ALSTONVILLE High School is set to trial a new roll-call system for senior students using a fingerprint scanner.
The move, which was abandoned after controversy at a Sydney high school last year, was explained in a letter sent to parents early last week.
“We trialled it with a couple of people last year just to make sure it worked,” Alstonville High principal David Silcock said.
“From now until the end of the year, those students in Year 10 who are returning to go into Year 11 next year will have the option of getting their fingerprint scanned.
“They don’t have to use it.”
Mr Silcock said the biometric technology would link a child’s thumb print to a digital code which would streamline administration processes for students with more flexible timetables in Years 11 and 12.
“We may have a day where we try it with the kids to make sure it works for them before the start of the year,” he said.
“We’re really motivated by the desire to give kids more options.
“It’s the kind of technology that a lot of companies are using.”
Currently, the school uses a swipe card system for pupils entering and leaving the school at different times of the day.
Mr Silcock said the thumb print scanner would be even more efficient because the identification cards were often forgotten, lost or damaged.
He said he had not yet had any negative feedback about the idea from parents or students.
“I really haven’t had anything said at all,” Mr Silcock said.
He also left the door open to discarding the idea if it was very unpopular.
“Considering that it’s optional, if we find out the kids don’t want to do it, or the parents don’t want it, then maybe we’ll sell it on,” he said.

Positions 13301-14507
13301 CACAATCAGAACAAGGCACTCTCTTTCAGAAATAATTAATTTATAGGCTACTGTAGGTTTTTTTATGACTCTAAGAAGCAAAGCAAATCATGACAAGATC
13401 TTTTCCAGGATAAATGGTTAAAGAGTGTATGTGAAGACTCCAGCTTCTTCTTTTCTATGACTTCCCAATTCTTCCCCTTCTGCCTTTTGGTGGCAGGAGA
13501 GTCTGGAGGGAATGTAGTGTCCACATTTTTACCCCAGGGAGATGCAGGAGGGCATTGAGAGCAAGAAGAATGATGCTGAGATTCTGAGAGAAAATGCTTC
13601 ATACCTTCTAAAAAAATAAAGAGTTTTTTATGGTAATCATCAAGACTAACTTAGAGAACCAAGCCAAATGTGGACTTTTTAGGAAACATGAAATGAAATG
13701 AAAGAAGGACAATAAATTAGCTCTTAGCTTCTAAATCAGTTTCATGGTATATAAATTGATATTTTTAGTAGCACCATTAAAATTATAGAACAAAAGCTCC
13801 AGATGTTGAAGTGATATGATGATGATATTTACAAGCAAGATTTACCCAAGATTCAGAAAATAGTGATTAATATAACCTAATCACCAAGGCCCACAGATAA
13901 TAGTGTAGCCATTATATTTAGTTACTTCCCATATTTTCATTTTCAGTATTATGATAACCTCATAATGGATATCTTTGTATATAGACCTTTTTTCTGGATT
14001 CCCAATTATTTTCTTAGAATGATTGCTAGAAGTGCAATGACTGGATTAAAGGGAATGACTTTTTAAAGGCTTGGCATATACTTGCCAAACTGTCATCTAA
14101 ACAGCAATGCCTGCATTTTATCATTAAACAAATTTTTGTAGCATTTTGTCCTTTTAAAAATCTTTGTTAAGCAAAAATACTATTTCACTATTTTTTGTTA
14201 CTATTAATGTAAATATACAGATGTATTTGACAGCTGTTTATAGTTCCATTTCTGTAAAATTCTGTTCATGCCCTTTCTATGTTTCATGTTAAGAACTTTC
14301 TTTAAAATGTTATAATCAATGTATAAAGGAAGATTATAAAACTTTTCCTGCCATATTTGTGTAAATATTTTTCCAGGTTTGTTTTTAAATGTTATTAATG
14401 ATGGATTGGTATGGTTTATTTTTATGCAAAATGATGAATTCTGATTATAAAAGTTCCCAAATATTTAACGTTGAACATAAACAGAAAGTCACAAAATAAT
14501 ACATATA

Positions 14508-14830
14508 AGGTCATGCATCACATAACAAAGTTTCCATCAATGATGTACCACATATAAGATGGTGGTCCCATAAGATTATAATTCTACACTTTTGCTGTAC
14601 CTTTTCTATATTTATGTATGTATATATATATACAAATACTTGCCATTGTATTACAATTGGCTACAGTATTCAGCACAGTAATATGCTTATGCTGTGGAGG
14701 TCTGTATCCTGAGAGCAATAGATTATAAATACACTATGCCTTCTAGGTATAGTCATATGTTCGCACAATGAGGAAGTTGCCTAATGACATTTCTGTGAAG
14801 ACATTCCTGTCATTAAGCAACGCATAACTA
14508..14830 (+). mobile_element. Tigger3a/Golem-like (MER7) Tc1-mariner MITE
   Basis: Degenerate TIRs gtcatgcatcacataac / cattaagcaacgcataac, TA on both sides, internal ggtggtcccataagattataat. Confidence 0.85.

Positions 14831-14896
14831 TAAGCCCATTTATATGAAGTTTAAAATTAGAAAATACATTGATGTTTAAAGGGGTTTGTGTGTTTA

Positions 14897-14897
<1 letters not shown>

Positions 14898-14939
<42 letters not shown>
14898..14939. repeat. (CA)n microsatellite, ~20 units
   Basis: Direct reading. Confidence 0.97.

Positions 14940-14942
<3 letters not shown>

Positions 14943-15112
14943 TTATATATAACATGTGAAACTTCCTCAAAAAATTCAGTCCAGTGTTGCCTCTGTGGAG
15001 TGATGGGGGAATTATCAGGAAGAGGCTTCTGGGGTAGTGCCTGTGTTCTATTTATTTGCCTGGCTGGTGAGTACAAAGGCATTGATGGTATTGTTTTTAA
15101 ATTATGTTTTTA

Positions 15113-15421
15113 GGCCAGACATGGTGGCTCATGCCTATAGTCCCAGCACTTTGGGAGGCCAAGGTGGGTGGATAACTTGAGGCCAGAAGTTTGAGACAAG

The Federation of Parents and Citizens’ Associations of NSW is in the process of reviewing its position on the fingerprint technology.
“The federation’s position in the past has been vehemently opposed,” a spokeswoman said.
“There were concerns over the safety issues and what it can be used for.
“We’re looking at the possibility of maybe it’s time to review our position.
“We’d like to get more information.”
Outside Alstonville High yesterday afternoon, parents were wary of the idea.
“It’s a bit over the top, isn’t it?” Stephen Campton-Jones, the father of a Year 8 student, said. “They’ve got to show their ID passes anyway.”
A mother of a Year 7 student, who did not wish to be named, said it wouldn’t bother her.
“It probably wouldn’t worry me, but it has connotations doesn’t it?” she said.
“Why can’t they stick to the card? The card works well.”
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